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BREAK UP, FALL OUT
Breaking up, as Neil Sedaka said, is hard to do. After 19
years, Andy White and his wife separated. His friends
were concerned. "How are things?" they would ask. Andy responded
the best way he knew how - he made an album called How
Things Are. It's a classic break-up record. Deep and
personal, the pain is obvious. But there's also a wry sense
of humour. One song is called Separation Street.
"I wrote it one evening, a big moon hanging low over Separation
Street in Brunswick," Andy explains. "No one around. I tried
to stop the car to take a photo, but I couldn't capture
it - the moon or the realisation that it was all over."
Another song, All It Does Is Rain, opens with a toast:
"Here's to all the men who didn't see it coming." That line
came from Andy's old friend Tim Finn, who brought Andy to
Australia from Belfast when they worked together as ALT
with Liam Ó Maonlaí. So does pain help songwriting? Andy
prefers to see it from another angle: "Songwriting helps
relieve pain." Amid the angst, there is joy, particularly
as the album's drummer is Andy's son, Sebastian. "It's a
special thing playing with your son. And he brings an amazing
mix of classic drumming and youthful exuberance and ideas."
How Things Are is Andy's 11th studio album, and one
of 2014's best. It's available at Basement Discs and at
andywhite.com, and being launched at The Toff In Town on
26 Nov. "I sold my sold for rock 'n' roll," Andy declares
in the opening track, Driftin'. "I love it all, but
I can't find my way home." Later, he confides, "Growing
old was something that I never thought I'd do." Recently,
a woman asked Andy how old he was when he became a "professional"
musician. "23," he replied, wondering why she asked. "Because
that's the age you'll always be." Andy seems happy, but
we have to ask: How are things? He smiles. "As it says in
the sleeve notes, this is a celebration as well as a valediction
to a time that's passed. There's a lot of joy in the album.
Of course, that's part of the magic of music. Making sense
of the unimagined, and something beautiful out of chaos."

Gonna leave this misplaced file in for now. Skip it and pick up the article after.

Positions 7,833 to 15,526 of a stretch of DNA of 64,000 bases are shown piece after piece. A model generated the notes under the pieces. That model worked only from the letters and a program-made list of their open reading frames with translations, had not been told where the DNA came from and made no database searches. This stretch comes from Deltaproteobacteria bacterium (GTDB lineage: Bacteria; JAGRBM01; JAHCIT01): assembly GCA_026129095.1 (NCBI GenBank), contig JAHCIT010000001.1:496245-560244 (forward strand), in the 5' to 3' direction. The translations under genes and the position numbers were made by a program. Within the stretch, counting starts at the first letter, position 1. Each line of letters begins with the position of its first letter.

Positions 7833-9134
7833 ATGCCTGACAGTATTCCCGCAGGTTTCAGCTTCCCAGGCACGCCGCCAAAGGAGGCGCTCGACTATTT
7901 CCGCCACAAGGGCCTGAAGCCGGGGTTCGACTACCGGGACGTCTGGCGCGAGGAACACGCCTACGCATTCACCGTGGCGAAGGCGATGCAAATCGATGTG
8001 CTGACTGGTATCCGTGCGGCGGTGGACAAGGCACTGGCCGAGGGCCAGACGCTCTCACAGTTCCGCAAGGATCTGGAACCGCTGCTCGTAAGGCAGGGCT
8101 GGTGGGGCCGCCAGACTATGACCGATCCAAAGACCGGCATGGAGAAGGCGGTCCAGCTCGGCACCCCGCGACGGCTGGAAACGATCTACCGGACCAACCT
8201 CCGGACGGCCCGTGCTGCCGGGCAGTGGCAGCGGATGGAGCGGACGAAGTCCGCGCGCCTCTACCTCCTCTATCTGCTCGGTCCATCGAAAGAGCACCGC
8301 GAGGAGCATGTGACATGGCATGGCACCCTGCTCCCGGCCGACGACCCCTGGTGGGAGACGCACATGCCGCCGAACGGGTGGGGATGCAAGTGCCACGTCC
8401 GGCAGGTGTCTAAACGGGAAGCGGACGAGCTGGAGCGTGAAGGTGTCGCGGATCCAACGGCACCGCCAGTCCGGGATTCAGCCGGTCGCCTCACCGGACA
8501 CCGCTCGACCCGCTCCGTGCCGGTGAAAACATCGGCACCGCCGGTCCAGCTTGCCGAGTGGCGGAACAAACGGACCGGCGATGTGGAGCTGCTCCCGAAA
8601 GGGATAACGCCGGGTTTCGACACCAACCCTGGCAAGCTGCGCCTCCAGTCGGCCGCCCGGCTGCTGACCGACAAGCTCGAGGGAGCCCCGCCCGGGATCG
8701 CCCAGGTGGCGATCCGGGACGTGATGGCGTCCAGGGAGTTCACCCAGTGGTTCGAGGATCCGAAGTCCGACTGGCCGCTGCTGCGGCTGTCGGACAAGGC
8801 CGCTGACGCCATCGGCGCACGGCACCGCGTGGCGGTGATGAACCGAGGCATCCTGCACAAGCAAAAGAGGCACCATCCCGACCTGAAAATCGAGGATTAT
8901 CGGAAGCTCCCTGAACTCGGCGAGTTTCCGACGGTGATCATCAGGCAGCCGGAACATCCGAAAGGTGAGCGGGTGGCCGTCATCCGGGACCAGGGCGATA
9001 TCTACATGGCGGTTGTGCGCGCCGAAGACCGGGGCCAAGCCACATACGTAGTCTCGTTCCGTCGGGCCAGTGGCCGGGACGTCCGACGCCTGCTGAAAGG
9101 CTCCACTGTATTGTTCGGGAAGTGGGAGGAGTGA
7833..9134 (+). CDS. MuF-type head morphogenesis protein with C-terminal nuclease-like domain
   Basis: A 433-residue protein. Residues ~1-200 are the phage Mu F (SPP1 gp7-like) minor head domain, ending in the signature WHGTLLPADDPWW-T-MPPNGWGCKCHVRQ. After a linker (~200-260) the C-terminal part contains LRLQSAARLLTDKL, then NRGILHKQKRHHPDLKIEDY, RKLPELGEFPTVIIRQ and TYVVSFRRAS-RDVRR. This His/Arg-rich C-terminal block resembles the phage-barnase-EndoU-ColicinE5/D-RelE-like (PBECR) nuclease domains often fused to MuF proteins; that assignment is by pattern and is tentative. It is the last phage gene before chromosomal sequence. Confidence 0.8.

It's a big month for Jack Howard - a gig with Hunters
& Collectors, supporting the Stones in NZ, and a solo
show at the Exchange on Friday, 14 Nov. Also on the bill
is a re-formed Airway Lanes, featuring the prodigiously
talented Dan Hall, who will soon release a new single, Blood
On Your Hands.
ROCK THE VOTE
Lots to look forward to at Face The Music, on 14
& 15 Nov at the Arts Centre, including a panel called "Vote
For Me!", where reps from five parties will outline what
they're offering the music industry at the state election.
Men At Work's Business As Usual hit number
one in the US 32 years ago this week. It stayed on top for
15 weeks - an Aussie record.
"When you're tired of yourself, you gotta getaway," Andy
White, Jessica Says.
Hilltop Hoods score their third Top 10 single, with Cosby
Sweater leaping from 17 to nine.
You Ruin Me THE VERONICAS (number four)
Stand By You MARLISA (five)
Freaks TIMMY TRUMPET (six)
Cosby Sweater HILLTOP HOODS (nine)
Can I Get A Moment? JESSICA MAUBOY (14)
Take Me Over PEKING DUK (25)
Mama Ain't Proud GUY SEBASTIAN (26)
Live Louder NATHANIEL (27)
Rise & Fall JUSTICE CREW (31)
Coming Back DEAN RAY (32)
Geronimo SHEPPARD (35)
Nightmare TIMMY TRUMPET (40)
The Smith Street Band have a Top 20 debut.
Jukebox HUMAN NATURE (number two)
Triple J's Like A Version, Volume 10 VARIOUS ARTISTS (six)
Walking Under Stars HILLTOP HOODS (eight)
Down To Earth FLIGHT FACILITIES (10)
Things I've Done KARISE EDEN (17)
Throw Me In The River THE SMITH STREET BAND (18, debut)
The Very Best INXS (25)
Oz MISSY HIGGINS (29)
30:30 Hindsight JIMMY BARNES (30)
5 Seconds Of Summer 5 SECONDS OF SUMMER (37)
The Christmas Album HUMAN NATURE (39)
Driftin' ANDY WHITE
Burn HAMISH ANDERSON
Let It Be Now THE ALTERNATIVE
To Be The Woman FIONA & HER HOLY MEN
I Can See It In Your Eyes MEN AT WORK
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